Re: Curse of Akkad - What happened to Sumer
HARRY R. ERWIN (firstname.lastname@example.org)
7 Aug 1996 20:25:02 GMT
Timo Niroma (email@example.com) wrote:
: In article <firstname.lastname@example.org>, email@example.com (HARRY R. ERWIN) says:
: >2. Sumer had a serious (eventually overwhelming) problem maintaining its
: >urban centers.
: This is news to me. Or do you mean wars? Or what kind of serious problem did they
: have before 2200 BC? If an urban center (Ur and Uruk for instance) last over
: thousand years and offer unheard-of welfare to their citizens, what problem do you
: have in mind? The famines came only after the Akkadian period.
: >These were sinks for population in almost all cultures
: >prior to modern medicine, and Sumerians castrated their male slaves, which
: >aggravated the problem.
: According to legends from the Akkadian period there was rather overpopulation. There
: are no signs of any great epidemics from the period 2900-2200 BC. Even the medieval
: Europe was in a more bad shape.
: >The Akkadians were based in the countryside, not
: >the urban centers.
: >Harry Erwin, Internet: firstname.lastname@example.org
: Do you mean that the southern Sumerian cities were more cities than northern
: Akkadian cities? If so, in what way?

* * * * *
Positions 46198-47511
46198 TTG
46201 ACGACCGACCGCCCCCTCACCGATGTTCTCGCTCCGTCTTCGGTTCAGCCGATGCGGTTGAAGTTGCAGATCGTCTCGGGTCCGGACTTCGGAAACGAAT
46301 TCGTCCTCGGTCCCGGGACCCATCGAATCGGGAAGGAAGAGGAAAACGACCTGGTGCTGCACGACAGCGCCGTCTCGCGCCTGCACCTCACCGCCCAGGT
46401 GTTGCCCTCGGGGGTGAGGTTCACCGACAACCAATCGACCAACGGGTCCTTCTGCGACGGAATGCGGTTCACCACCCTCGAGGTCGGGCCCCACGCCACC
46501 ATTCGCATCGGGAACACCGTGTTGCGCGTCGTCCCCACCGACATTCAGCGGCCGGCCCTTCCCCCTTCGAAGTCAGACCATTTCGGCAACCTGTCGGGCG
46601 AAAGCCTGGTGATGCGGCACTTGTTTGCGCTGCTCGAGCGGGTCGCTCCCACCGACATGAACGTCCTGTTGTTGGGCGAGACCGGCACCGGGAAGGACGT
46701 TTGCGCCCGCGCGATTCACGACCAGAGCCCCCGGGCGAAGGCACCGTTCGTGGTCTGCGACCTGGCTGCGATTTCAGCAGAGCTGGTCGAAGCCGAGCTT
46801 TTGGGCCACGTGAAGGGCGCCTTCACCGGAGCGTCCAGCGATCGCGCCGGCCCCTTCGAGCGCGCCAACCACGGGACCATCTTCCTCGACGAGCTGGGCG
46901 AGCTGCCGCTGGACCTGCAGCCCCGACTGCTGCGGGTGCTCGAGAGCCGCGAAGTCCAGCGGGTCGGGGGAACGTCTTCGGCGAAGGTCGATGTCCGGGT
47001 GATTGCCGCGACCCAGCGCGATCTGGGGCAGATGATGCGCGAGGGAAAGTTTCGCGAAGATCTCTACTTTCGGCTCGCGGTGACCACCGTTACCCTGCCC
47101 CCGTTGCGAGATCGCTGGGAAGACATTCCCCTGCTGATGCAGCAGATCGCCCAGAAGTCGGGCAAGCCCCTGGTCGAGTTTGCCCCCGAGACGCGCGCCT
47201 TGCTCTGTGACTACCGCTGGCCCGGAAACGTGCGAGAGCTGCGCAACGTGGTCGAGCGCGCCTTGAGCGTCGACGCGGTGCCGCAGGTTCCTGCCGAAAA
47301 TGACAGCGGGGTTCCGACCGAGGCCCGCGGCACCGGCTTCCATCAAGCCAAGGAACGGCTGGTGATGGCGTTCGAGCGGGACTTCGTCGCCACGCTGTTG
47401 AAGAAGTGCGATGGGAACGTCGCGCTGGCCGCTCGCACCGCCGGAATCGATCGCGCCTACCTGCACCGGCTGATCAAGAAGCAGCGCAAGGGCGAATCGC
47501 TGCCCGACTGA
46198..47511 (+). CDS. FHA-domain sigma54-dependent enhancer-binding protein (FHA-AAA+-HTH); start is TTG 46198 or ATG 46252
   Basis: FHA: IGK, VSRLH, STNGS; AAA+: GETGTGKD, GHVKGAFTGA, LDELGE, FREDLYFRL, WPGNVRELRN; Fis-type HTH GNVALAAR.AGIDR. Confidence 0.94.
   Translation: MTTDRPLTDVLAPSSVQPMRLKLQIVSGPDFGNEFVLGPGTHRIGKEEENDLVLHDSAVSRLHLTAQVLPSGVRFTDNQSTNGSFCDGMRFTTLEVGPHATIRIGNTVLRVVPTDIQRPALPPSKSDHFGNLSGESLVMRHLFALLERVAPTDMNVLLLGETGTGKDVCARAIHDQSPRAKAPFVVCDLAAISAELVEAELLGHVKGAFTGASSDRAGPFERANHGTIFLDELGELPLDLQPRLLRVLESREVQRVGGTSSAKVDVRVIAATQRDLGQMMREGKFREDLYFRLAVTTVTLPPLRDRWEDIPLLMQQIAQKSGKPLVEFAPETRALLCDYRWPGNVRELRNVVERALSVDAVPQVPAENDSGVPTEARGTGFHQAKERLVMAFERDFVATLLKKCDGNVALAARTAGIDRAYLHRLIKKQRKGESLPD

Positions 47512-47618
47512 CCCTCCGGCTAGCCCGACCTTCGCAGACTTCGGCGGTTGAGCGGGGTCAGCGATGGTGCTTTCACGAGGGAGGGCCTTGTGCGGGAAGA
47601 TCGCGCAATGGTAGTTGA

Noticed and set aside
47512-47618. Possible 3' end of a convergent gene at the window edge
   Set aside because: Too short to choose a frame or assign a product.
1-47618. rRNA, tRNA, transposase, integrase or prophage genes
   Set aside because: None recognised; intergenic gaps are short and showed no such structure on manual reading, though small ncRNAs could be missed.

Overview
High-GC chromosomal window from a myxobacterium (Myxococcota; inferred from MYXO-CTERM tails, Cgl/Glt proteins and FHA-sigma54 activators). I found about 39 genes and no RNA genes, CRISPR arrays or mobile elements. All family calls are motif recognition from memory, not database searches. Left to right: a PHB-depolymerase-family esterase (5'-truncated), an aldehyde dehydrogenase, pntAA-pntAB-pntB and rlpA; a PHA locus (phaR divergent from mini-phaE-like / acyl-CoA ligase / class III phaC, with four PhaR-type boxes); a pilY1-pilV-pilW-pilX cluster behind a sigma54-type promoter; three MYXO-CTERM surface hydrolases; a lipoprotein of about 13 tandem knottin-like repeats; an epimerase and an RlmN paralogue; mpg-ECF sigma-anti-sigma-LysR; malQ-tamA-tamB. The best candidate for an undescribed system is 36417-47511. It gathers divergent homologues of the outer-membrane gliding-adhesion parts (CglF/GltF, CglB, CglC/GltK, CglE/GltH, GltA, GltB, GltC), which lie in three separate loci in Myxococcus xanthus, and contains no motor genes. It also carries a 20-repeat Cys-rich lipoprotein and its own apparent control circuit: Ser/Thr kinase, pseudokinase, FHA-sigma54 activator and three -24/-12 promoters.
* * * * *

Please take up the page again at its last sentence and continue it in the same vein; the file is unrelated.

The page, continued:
: Timo Niroma
Prior to the development of modern medicine, urban centers had higher
death rates than birth rates (among other sources, Trout Rader, 1971,
Economics of Feudalism). To maintain an urban center, there had to be
immigration of population from the countryside. This was generally (about
90% of the time) maintained by elite policies at a rate that was
unsustainable in the long term (Hodges and Whitehouse, 1983, Mohammed,
Charlemagne and the Origins of Europe). This usually led to urban center
collapse. See my paper (H R Erwin, 1990/1996, "The Dynamics of Peer
Polities," chapter 3 in van der Leeuw, S E, 1996, Time, Process, and
Structured Transformation, Routledge, One World Archaeology Series,
originally presented at the Cambridge Conference on Dynamic Modelling and
Human Systems, December 10-13, 1990).
Harry Erwin, Internet: email@example.com, Web Page: http://osf1.gmu.edu/~herwin
49 year old PhD student in computational neuroscience ("how bats do it" 8)
and lecturer for CS 211 (data structures and advanced C++)